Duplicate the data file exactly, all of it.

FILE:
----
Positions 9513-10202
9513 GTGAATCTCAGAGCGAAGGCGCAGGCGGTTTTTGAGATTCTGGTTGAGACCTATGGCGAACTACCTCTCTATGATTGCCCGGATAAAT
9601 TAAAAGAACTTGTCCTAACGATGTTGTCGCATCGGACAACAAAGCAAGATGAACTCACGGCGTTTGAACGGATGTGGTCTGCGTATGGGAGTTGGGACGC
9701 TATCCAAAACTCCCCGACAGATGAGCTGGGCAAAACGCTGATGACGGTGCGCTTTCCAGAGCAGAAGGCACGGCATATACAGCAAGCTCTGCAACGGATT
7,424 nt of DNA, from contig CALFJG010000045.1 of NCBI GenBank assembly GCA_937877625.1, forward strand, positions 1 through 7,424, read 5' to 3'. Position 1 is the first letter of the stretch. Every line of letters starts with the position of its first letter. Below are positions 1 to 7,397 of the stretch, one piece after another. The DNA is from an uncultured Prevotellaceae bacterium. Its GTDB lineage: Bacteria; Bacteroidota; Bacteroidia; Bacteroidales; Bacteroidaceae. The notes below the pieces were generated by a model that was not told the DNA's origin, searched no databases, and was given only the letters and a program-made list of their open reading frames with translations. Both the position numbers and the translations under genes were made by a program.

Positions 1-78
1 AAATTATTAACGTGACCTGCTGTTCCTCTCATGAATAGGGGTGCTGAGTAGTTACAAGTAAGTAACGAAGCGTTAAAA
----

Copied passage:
Positions 9513-10202
9513 GTGAATCTCAGAGCGAAGGCGCAGGCGGTTTTTGAGATTCTGGTTGAGACCTATGGCGAACTACCTCTCTATGATTGCCCGGATAAAT
9601 TAAAAGAACTTGTCCTAACGATGTTGTCGCATCGGACAACAAAGCAAGATGAACTCACGGCGTTTGAACGGATGTGGTCTGCGTATGGGAGTTGGGACGC
9701 TATCCAAAACTCCCCGACAGATGAGCTGGGCAAAACGCTGATGACGGTGCGCTTTCCAGAGCAGAAGGCACGGCATATACAGCAAGCTCTGCAACGGATT
7,424 nt of DNA, from contig CALFJG010000045.1 of NCBI GenBank assembly GCA_937877625.1, forward strand, positions 1 through 7,424, read 5' to 3'. Position 1 is the first letter of the stretch. Every line of letters starts with the position of its first letter. Below are positions 1 to 7,397 of the stretch, one piece after another. The DNA is from an uncultured Prevotellaceae bacterium. Its GTDB lineage: Bacteria; Bacteroidota; Bacteroidia; Bacteroidales; Bacteroidaceae. The notes below the pieces were generated by a model that was not told the DNA's origin, searched no databases, and was given only the letters and a program-made list of their open reading frames with translations. Both the position numbers and the translations under genes were made by a program.

Positions 1-78
1 AAATTATTAACGTGACCTGCTGTTCCTCTCATGAATAGGGGTGCTGAGTAGTTACAAGTAAGTAACGAAGCGTTAAAA